Wild Young Minds: A Streetcar Named Desire

Thursday, June 5, 2014

A Streetcar Named Desire

Artists & Alcohol. An extremely interesting subject, but I'm afraid you need to have a bit more patience, cause I'm working on a post about this subject that's gonna be huge. I've recently read a book I had to review, called 'The Trip to Echo Spring - On Writers and Drinking' by Olivia Laing. While reading this book, I learned a lot about the lifes of six writers: Ernest Hemingway, F. Scott Fitzgerald, Raymond Carver, John Berryman, John Cheever and Tennessee Williams. It's the last alcoholic that caught my attention most.
I've only seen one of his plays (adapted to screen of course, not on Broadway!), namely 'Cat on a Hot Tin Roof'. An intriguing - but quite long - film, starring Elizabeth Taylor and Paul Newman. But Tennessee Williams has written another wildly famous play: 'A Streetcar Named Desire'. Since this play- 'Cat on a Hot Tin Roof' as well, actually - is full of alcoholists and liquor, Olivia Laing focused a great deal on it in her book.
Tennesse Williams - a heavy drinker himself - wrote 'A Streetcar Named Desire' in 1947 and it opened on Broadway the same year. In 1951, Elia Kazan made a film adaptation of it. The reason why this play fascinated me that much, wasn't my affection for alcohol and love for liquor. It was an even more shallow reason. The main parts were played by Marlon Brando and Vivien Leigh. I know Vivien Leigh from 'Gone With the Wind', in which she played a fabulous part, the part of Scarlett, a strong and sensual woman. As to Marlon Brando, I'd only seen him in 'The Godfather' trilogy and in 'Julius Caesar'. Both times he was quite old already, so I'd never seen him as the handsome young James Dean kind of star.
Well, it turned out this was the perfect film for it. In my opinion, Brando leads this film. Oddly enough, he didn't win an Oscar for it, while Vivien Leigh, Kim Hunter and Karl Malden did. Probably too much competition. Brando plays Stanley Kowalski in this film, a brute man, dominant and raw but extremely sensual. A primal man, you might say. 'A Streetcar Named Desire' is one of the first films in which Brando tried method acting, a technique actors use to immerse themselves in their characters. Marilyn Monroe was famous for it as well. And Brando is said to have influenced actors as James Dean, Paul Newman and Elvis Presley.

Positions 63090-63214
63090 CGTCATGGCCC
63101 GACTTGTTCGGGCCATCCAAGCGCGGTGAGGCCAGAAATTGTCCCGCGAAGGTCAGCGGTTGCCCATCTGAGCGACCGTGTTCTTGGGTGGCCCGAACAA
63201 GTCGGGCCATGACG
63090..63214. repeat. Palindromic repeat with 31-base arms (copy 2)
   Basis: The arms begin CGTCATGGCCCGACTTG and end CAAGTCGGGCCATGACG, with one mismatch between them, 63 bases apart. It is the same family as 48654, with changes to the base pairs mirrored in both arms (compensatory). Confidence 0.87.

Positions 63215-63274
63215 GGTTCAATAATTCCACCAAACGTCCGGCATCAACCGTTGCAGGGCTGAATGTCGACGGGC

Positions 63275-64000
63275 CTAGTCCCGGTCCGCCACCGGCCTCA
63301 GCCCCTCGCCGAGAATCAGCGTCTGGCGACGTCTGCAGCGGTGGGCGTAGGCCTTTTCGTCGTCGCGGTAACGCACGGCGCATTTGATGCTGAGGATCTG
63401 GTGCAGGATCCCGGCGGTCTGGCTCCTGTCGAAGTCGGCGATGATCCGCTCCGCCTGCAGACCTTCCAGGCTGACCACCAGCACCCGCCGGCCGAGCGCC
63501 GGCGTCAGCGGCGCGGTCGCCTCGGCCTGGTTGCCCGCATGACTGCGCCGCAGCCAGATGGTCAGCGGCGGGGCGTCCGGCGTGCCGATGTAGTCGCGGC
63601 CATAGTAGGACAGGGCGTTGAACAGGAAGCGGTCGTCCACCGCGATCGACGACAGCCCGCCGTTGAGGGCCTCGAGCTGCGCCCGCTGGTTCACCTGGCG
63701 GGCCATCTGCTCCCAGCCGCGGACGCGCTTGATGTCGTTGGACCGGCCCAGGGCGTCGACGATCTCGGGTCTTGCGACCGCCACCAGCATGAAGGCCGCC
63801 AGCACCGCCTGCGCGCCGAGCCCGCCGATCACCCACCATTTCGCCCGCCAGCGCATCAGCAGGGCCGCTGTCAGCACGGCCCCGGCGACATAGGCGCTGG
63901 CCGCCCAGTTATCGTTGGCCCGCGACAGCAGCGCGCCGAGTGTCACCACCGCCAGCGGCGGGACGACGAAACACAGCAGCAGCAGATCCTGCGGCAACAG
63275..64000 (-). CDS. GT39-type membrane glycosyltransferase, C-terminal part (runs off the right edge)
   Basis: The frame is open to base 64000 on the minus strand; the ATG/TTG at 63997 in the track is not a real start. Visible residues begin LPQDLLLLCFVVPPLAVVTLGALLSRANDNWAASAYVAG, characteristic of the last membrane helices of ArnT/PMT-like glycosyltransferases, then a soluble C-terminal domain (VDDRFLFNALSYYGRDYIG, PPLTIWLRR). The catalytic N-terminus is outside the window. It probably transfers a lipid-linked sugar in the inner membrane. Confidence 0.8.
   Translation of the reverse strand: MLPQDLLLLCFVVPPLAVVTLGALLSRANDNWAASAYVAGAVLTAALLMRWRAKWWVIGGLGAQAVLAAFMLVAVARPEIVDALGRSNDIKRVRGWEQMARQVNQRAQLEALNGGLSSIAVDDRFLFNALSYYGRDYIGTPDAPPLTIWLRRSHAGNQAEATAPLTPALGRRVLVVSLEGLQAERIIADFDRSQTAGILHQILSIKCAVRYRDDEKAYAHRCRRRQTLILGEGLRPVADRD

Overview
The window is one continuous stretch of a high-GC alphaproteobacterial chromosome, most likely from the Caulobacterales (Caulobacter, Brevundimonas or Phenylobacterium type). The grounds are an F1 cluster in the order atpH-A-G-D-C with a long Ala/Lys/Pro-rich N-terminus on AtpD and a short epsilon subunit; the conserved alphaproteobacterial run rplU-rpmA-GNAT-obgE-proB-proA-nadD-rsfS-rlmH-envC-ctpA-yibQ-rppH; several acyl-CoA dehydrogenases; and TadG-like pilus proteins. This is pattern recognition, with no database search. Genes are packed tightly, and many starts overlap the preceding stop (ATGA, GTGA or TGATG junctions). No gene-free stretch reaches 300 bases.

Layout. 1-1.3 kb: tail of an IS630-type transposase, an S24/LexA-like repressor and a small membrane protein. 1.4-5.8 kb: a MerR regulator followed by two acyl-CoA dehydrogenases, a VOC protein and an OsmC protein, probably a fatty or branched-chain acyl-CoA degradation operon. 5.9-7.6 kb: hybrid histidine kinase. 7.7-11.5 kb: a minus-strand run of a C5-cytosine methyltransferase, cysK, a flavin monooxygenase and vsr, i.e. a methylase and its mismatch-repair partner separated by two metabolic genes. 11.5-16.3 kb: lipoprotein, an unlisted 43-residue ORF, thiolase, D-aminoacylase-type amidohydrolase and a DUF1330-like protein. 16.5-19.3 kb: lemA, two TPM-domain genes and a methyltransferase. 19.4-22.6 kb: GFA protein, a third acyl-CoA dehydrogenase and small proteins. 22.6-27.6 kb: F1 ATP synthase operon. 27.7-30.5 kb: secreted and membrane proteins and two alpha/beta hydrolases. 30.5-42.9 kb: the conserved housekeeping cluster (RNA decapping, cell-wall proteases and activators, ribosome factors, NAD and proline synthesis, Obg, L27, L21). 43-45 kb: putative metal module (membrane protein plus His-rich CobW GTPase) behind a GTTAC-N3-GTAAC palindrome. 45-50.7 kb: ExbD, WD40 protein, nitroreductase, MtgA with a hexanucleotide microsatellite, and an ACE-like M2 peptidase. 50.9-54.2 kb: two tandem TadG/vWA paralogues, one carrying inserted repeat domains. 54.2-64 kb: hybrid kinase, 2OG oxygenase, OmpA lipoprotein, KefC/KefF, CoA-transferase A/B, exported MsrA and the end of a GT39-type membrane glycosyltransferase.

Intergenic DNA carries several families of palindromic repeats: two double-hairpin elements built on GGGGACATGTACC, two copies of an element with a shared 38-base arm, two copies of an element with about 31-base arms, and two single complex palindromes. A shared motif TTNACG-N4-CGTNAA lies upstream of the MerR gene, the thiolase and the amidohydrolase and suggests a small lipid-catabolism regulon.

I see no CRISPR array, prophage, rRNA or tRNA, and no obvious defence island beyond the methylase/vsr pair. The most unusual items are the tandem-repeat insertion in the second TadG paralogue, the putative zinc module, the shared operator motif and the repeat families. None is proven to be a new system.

So, what's this play/film about? It's about Blanche (Vivian Leigh), a widow and a teacher in English, who is an alcoholist and suffers from the fact that her beauty is fading. After she's been caught with a 17-year-old-student she almost breaks down and travels to New Orleans to live with her sister Stella Kowalski. Blanche travels with a tram line called 'Desire'. This element I didn't really understand, it is obviously the link with the title, but except from one time, we don't see a tram at all. It probably refers to the chaos Blanche is dealing with - especially in the crowded New Orleans - and to her desires. For love, for beauty and for Stanley Kowalski. 
Who's Stanley? Stanley is Stella's husband. As I already a said, a handsome brutal man. Stanley has a huge ego, just like Blanche. This causes a lot of trouble, especially when Stella has to go to the hospital to give birth to her baby. When Stanley finds out Blanche is having an affair with his best friend, he goes wild. As you will understand, this doesn't turn out well considering Blanche's mental condition.
'A Streetcar Named Desire' is a fierce film, yet initially it was even more violent. References to homosexuality (Tennessee Williams himself was gay) and explicit sex scenes were deleted before adaption to screen. Personally, I really regret this fact. The sex scenes might have been tough in those times, but by deleting them, the film misses rawness at the end. Yes, Blanche collapses, but the reason why is made much more implicit, which wouldn't have been necessary.
As for the rest, 'A Streetcar Named Desire' is a subtile classic. It's not 'Cat on a Hot Tin Roof', but to me, it's better. It's less lengthy and the performances of the actors are sublime. Especially Marlon Brando. The man has been honoured a lot in his life, but I don't mind doing it again. What a personality.

No comments:

Post a Comment